Nienna (Quenya [niˈenna] or Third Age Middle-earth [niˈjenna]; 'She who weeps') was an Ainu, one of the Queens of the Valar and one of the Aratar. She was the sister of Mandos and Irmo and had no spouse. Her part in the Music of the Ainur was one of deep sadness, from which grief entered the world at its beginning. She had dominion over the Halls of Nienna, which were on the western edge of Valinor, looking over the sea.
Nienna was concerned with mourning, and she pitied the suffering of others, especially the Marring of Arda by Melkor. Yet the lesson of Nienna is not of endless grief, but rather of pity, hope, and the endurance of the spirit. Olórin (Gandalf) was her greatest pupil, but she comforted all who dwell in the Halls of Awaiting. She taught Gandalf pity and many other things before he was sent by the Valar to oppose Sauron in Middle-earth.
During the creation of the Two Trees, she watered the mound with her tears.
The pity of Nienna is most clearly seen in her support for Melkor when he sued for the pardon of the Valar. Though she spent her time in the world mourning for the destruction he had wreaked in Arda, when he sued for release after his three ages of Captivity, Nienna spoke on his behalf.
After the Flight of the Ñoldor, Nienna mourned for the destruction of the Two Trees, and her tears brought healing, but could not heal the mortal wounds. Thus, the trees brought forth their last flower and fruit, and made into the Sun and Moon.
The name Nienna means "Weeping" or "She who weeps", from the root nei ("tear").
Other versions of the legendariumEdit
In The Book of Lost Tales 1, a character similar to Nienna was called Fui (Night), the Death-Goddess. In Gnomish she was Fuil, the Queen of the Dark. She dwelt in halls that bore her name, and had a roof of bats' wings. As Fui, she was the spouse of Vefantur (Mandos in Tolkien's later writings) and dwelt in his halls of Ve. She judged the humans while Vefantur judged the elves.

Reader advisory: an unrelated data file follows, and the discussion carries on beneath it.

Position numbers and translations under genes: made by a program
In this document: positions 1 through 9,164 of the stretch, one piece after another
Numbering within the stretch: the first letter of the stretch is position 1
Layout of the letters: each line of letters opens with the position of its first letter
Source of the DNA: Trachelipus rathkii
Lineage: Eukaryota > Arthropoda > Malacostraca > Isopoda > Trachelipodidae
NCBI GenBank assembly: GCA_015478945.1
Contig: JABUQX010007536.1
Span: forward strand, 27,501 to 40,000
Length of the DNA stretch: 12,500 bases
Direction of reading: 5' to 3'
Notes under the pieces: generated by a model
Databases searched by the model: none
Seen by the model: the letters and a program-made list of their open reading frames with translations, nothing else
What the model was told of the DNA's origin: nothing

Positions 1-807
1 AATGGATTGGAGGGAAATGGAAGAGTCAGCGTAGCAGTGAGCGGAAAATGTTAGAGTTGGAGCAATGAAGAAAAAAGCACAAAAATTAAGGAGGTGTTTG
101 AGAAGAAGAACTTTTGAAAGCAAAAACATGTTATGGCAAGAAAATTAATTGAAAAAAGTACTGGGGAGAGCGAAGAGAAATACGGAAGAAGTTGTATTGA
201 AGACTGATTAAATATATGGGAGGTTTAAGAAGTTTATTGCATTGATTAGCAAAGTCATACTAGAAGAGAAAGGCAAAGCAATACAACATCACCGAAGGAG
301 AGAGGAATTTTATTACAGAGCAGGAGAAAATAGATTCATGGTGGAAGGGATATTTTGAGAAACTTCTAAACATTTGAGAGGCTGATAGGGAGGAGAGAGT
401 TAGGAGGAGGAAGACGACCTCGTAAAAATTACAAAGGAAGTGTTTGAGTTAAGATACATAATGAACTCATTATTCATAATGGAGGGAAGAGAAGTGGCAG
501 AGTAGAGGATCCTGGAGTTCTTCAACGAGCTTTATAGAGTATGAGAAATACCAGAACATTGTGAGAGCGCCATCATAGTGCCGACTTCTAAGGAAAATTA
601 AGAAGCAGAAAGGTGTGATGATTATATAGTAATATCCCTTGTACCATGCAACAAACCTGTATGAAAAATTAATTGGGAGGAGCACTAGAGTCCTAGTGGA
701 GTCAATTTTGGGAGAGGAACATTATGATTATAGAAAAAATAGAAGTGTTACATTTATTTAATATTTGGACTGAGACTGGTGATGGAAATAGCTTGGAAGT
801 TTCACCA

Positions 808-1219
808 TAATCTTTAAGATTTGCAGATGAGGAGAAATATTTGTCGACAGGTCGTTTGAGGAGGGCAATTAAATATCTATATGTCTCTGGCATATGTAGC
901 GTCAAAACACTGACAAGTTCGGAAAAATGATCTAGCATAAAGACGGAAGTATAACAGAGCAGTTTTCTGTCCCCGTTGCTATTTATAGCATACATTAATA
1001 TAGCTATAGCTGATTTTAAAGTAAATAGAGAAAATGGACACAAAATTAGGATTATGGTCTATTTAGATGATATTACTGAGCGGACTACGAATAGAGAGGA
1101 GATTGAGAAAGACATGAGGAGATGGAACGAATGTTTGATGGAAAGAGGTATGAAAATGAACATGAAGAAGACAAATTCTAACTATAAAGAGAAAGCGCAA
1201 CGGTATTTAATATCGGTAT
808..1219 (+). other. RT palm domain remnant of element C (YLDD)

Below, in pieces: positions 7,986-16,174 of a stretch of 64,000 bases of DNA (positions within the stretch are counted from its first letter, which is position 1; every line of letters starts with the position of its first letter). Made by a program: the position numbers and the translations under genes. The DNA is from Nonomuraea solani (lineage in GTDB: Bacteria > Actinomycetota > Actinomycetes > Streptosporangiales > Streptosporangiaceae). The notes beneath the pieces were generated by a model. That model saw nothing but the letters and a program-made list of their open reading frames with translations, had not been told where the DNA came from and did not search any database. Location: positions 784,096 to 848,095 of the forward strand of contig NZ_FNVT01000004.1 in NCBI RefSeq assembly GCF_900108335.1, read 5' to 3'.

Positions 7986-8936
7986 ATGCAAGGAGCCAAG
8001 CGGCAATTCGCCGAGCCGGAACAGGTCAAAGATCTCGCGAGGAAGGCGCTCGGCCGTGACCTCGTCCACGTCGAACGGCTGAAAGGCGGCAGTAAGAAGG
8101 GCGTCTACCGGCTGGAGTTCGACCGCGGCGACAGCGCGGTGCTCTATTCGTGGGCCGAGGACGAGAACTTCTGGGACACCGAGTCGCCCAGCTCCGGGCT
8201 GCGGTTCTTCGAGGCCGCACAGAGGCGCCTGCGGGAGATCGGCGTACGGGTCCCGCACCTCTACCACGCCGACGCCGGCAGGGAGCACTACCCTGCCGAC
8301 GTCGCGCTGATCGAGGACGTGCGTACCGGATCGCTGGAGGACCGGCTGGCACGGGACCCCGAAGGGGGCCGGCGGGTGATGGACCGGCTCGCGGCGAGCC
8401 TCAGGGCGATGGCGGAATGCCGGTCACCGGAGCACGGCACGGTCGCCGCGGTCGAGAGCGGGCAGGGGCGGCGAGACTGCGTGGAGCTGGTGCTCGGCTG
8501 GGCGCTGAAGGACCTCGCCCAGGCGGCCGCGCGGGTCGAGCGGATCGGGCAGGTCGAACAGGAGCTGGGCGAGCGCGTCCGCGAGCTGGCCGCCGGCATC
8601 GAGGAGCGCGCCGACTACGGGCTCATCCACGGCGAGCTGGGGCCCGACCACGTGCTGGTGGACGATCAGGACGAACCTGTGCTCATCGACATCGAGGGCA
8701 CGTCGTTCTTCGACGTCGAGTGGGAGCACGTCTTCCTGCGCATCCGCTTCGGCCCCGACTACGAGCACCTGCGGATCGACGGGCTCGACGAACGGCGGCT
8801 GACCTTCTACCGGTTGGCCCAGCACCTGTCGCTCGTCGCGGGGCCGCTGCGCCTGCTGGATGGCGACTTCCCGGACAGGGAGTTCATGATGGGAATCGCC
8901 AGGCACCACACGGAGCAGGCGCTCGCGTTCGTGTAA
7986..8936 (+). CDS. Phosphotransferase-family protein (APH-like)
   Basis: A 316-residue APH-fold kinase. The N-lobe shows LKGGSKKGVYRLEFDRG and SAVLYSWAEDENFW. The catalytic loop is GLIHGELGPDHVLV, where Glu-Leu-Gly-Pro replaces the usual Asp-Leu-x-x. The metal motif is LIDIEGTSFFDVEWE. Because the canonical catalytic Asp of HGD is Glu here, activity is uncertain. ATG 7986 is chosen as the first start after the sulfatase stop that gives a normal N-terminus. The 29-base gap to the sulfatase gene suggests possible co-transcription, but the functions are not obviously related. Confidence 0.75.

Heskil (Winter One) and Núri (One who Sighs) were her names as well. She was also called Qalme-Tari (Mistress of Death).
Similarly, Vairë was an elven storyteller in Tolkien's early writings, but in his later writings Vairë was the wife of Mandos and was responsible for weaving the story of the World.
|Ainur of Arda|
|Lords of the Valar:||Manwë | Aulë | Oromë | Irmo (Lórien) | Námo (Mandos) | Tulkas | Ulmo|
|Queens of the Valar (The Valier):|| |
Varda | Yavanna | Vána | Estë | Vairë | Nessa | Nienna
|Lord of the Valar (The Enemy):|| |
Morgoth (a.k.a. Melkor)
Eönwë | Ilmarë | Ossë | Uinen | Salmar | Melian | Arien | Tilion | Curumo (Saruman) | Olórin (Gandalf) | Aiwendil (Radagast) | Alatar (Morinehtar) | Pallando (Rómestámo)
|Maiar (Enemies):||Sauron | Gothmog | Durin's Bane | Ungoliant | Curumo (Saruman)|
- ↑ 1.0 1.1 The Silmarillion, Valaquenta, "Of the Valar"
- ↑ The Silmarillion, Valaquenta, "Of the Maiar"
- ↑ The Atlas of Middle-earth, The First Age, The Elder Days, "Valinor"
- ↑ The Silmarillion, Quenta Silmarillion, Chapter I: "Of the Beginning of Days"
- ↑ The Silmarillion, Quenta Silmarillion, Chapter VI: "Of Fëanor and the Unchaining of Melkor"
- ↑ The Silmarillion, Quenta Silmarillion, Chapter XI: "Of the Sun and Moon and the Hiding of Valinor"
- ↑ The History of Middle-earth, Vol. 5: The Lost Road and Other Writings, Part Three: "The Etymologies"
- ↑ The History of Middle-earth, Vol. 10: Morgoth's Ring, The Annals of Aman
- ↑ The History of Middle-earth, Vol. 10: Morgoth's Ring, The Later Quenta Silmarillion, The First Phase, "Of the Valar"
- ↑ The History of Middle-earth, Vol. 1: The Book of Lost Tales Part One, Appendix: Names in the Lost Tales – Part I